“Professor Dumpster” Is Moving Into A Garbage Can, And Bringing His Students

Environmental science professor Jeff Wilson has a new, nontraditional home, to show that square footage isn’t all that matters.

Two years ago, environmental science professor Jeff Wilson was sitting at a Starbucks, revising a journal article, when he had what he calls a moment of clarity. “I looked out the window into the parking lot and saw an eight-yard dumpster and had some sort of strange flash that I was definitely moving into a dumpster,” he says.


And so, when the lease ran out on his apartment a year later, he posted an announcement on Facebook: “Starting at 6pm, I will be selling all of my home furnishings, clothes, kitchen appliances, and everything else in the apartment for $1 an item.” There was a five-item-per-person maximum.

By nightfall, his house was empty, except for a suitcase filled with dumpster-ready essentials, a Sun God totem from Kazakhstan, and a pair of lederhosen. “You never know when you’re going to need an authentic Alpine lederhosen,” Wilson says.

He hadn’t lost his mind, or his job at Huston-Tillotson University in Austin, Texas. That was fortunate, since he spent the next seven months secretly sleeping on the floor of his office. “Keeping that secret for seven months, especially from the 3 a.m. cleaning staff and 24-hour security, much less the students and my colleagues, was interesting in itself,” he says. But his long-held plan to move into a dumpster is now, apparently, university-approved: as an educational experiment in low-impact living. It’s called The Dumpster Project.

“I’m essentially becoming part of the 1%,” he deadpans. “This dumpster is 33 square feet, which is 1% the size of the new American home in 2011.” His tiny residence will serve as a classroom, with students spending a year making it not only livable but environmentally sound. “The idea here,” he says, “is to ultimately show one can have a pretty good life in a dumpster.”

At first, though, life will be neither good nor sustainable. Wilson will start with a used unit: sanitized and safety-tested, but otherwise frill-free. “I will have to be hanging out initially with my sleeping bag on the floor,” says Wilson. And at 6’1″, he may be literally hanging out, sleeping at an angle just to fit inside.

Next, Wilson and his students will make it comfortable, but wasteful, installing modern conveniences like air conditioning, lights and a toilet. Its inefficiency will be carefully tracked in order to develop a baseline. “I’m actually going to, for a few days, carry all my water in five gallon buckets up from town lake, filter it, and use it in the dumpster,” says Wilson.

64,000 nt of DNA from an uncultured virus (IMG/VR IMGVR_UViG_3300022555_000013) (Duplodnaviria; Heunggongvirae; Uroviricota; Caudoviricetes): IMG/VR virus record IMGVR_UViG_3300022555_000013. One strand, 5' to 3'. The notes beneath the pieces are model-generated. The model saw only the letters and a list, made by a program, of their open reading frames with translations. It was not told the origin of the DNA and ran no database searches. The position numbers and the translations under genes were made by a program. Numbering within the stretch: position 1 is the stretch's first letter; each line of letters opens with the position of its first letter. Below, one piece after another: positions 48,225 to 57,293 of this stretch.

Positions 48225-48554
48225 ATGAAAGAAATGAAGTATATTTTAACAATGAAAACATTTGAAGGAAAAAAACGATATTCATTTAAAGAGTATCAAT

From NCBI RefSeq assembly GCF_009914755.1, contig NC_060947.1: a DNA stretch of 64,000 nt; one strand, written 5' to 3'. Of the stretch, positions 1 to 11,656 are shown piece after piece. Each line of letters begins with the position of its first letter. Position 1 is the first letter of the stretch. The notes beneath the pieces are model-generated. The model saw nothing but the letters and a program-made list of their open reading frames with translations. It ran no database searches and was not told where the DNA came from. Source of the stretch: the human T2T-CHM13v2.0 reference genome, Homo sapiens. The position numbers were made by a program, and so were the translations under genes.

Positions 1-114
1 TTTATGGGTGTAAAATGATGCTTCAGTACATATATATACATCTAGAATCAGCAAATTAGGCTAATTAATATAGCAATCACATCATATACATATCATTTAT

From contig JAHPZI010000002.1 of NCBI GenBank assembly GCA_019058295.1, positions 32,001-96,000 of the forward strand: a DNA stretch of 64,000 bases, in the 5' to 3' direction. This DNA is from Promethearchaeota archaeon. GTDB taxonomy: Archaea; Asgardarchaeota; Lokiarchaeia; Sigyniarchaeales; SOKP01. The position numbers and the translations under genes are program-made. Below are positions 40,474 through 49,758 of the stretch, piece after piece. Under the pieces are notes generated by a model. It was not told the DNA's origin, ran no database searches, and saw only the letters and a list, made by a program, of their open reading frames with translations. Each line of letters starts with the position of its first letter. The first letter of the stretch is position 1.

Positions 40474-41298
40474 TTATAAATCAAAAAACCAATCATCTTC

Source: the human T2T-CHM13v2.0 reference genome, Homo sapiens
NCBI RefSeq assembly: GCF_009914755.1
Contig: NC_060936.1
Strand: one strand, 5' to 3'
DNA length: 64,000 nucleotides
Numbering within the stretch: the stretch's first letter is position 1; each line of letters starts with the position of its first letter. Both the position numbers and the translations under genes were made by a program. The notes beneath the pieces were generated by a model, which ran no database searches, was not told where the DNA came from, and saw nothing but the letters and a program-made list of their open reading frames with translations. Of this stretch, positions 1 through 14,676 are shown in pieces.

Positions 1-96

Once it’s fully operational, they’ll take this deluxe dumpster and give it the full no-impact-man treatment. “I might say, ‘Looks like that drier is really hogging a lot of energy; What would happen if I just sold that on Craigslist and made myself a clothesline?’” Wilson says. He imagines proceeding from low-hanging fruit like energy-efficient bulbs to nano-insulation and energy-producing toilets, “until eventually, we get a completely pimped out dumpster.”

But the project is much bigger than a single garbage can. “This is not,” Wilson emphasizes, “just a one-guy-in-a-dumpster deal.” For starters, he imagines a parallel process happening in the dorms themselves, replacing lightbulbs and installing low-flow shower-heads. The ultimate goal is to bring sustainability to the center of the college experience. “What we are talking about right now is to start a green movement within historically black colleges and universities, and become the flagship school of that, under an initiative called ‘Green is the New Black,’” Wilson says.

The plan is to eventually take the show on the road. They have a K-12 curriculum, which Wilson will participate in as the character ‘Professor Dumpster’ (a title which appears in his university bio, and above his name in his email signature, emails which are signed “at your disposal”). The dumpster itself could travel to different neighborhoods and schools while in “stealth mode,” with its high-tech sustainable features concealed inside. “This will allow us to do some interesting experiments, [like] dropping it on a kid’s playground and seeing what happens,” Wilson says. “Because they’re going to open the door and see an Xbox, a bed, a shower, all these things.”

The ambitions seem outsized for a project whose primary assets are a staff of two, a 501(c)3 application in process, a sponsoring hardware store and a supportive university. Especially considering Wilson will have to continue to fulfill his duties as an associate professor, a dean–and also a boyfriend and a father. “My ex-wife did not express a lot of encouragement in our [6-year-old] daughter sleeping with daddy in a dumpster, he says. “So that’s not gonna happen.”

The whole thing will be, as Wilson emphasizes repeatedly, a grand experiment. “It’s going to be pretty overwhelming,” he says. “I can’t think too far ahead in this project and stay sane.”


About the author

Stan Alcorn is a print, radio and video journalist, regularly reporting for WNYC and NPR. He grew up in New Mexico.